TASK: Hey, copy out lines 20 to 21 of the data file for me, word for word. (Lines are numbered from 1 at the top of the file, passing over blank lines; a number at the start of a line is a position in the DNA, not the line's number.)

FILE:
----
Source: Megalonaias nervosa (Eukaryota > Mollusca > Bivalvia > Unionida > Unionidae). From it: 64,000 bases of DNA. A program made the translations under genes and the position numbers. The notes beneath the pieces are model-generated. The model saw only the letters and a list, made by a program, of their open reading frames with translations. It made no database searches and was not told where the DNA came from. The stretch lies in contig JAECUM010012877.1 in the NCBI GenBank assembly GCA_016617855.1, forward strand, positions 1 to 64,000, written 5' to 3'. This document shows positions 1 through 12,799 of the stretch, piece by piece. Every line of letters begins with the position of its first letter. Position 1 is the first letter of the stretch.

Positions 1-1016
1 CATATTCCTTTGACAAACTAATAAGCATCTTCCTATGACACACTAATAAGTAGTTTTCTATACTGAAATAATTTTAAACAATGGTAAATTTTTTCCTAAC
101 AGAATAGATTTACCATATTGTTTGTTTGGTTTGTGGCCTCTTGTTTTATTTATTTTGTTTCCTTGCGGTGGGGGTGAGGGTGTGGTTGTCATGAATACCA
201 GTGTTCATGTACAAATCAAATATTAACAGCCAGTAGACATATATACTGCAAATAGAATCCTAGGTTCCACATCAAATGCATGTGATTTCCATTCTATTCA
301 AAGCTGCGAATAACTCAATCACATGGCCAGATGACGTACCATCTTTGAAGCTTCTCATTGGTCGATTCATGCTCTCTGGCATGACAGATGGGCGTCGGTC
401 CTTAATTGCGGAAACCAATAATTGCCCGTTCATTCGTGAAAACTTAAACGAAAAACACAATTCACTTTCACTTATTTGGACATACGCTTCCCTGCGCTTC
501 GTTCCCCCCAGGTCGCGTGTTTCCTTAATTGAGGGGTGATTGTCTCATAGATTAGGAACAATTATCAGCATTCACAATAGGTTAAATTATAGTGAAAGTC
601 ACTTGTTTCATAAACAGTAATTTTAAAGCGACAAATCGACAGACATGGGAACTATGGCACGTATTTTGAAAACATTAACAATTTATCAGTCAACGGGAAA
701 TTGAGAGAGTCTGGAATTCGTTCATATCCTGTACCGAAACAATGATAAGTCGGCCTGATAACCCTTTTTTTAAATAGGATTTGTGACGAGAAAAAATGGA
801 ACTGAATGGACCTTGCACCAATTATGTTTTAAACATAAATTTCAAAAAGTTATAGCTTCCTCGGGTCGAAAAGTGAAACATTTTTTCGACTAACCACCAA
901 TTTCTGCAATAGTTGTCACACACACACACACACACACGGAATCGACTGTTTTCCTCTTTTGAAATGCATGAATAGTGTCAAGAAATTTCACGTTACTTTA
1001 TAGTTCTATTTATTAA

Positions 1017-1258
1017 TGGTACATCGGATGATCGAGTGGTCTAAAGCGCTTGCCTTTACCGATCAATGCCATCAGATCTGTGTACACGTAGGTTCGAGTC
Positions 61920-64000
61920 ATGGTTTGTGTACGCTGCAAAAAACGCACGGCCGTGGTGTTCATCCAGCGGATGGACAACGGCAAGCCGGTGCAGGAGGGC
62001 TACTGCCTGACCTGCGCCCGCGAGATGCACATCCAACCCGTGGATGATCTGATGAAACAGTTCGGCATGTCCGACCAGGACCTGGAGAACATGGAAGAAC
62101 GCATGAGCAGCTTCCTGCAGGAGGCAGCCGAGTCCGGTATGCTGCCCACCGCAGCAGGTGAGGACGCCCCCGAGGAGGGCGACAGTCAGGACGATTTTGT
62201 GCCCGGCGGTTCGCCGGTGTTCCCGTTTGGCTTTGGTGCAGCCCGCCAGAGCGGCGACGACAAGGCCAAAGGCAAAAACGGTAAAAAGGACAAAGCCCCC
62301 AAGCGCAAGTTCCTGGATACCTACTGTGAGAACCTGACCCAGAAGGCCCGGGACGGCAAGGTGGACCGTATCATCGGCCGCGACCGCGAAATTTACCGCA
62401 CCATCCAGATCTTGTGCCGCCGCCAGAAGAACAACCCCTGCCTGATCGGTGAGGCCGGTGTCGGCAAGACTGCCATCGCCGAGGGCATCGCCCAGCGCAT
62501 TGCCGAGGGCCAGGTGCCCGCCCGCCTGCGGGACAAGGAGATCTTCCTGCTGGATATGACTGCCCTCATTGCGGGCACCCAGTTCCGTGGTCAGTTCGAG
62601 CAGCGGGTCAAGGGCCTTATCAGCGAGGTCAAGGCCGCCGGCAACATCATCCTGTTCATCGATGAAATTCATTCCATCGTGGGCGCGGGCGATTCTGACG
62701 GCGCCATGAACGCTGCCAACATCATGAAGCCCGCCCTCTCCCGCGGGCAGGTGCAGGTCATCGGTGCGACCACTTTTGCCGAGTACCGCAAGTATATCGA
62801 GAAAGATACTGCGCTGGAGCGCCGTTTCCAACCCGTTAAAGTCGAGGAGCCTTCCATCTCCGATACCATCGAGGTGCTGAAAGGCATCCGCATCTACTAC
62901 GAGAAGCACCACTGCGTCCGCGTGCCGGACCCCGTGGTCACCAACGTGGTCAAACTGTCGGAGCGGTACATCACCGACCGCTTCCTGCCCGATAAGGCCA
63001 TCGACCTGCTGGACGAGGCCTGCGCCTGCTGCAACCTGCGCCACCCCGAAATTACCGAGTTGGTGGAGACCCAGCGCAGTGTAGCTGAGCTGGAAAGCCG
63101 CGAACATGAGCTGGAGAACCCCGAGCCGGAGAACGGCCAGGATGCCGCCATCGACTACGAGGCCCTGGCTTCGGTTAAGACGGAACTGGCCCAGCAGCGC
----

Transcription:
62201 GCCCGGCGGTTCGCCGGTGTTCCCGTTTGGCTTTGGTGCAGCCCGCCAGAGCGGCGACGACAAGGCCAAAGGCAAAAACGGTAAAAAGGACAAAGCCCCC
62301 AAGCGCAAGTTCCTGGATACCTACTGTGAGAACCTGACCCAGAAGGCCCGGGACGGCAAGGTGGACCGTATCATCGGCCGCGACCGCGAAATTTACCGCA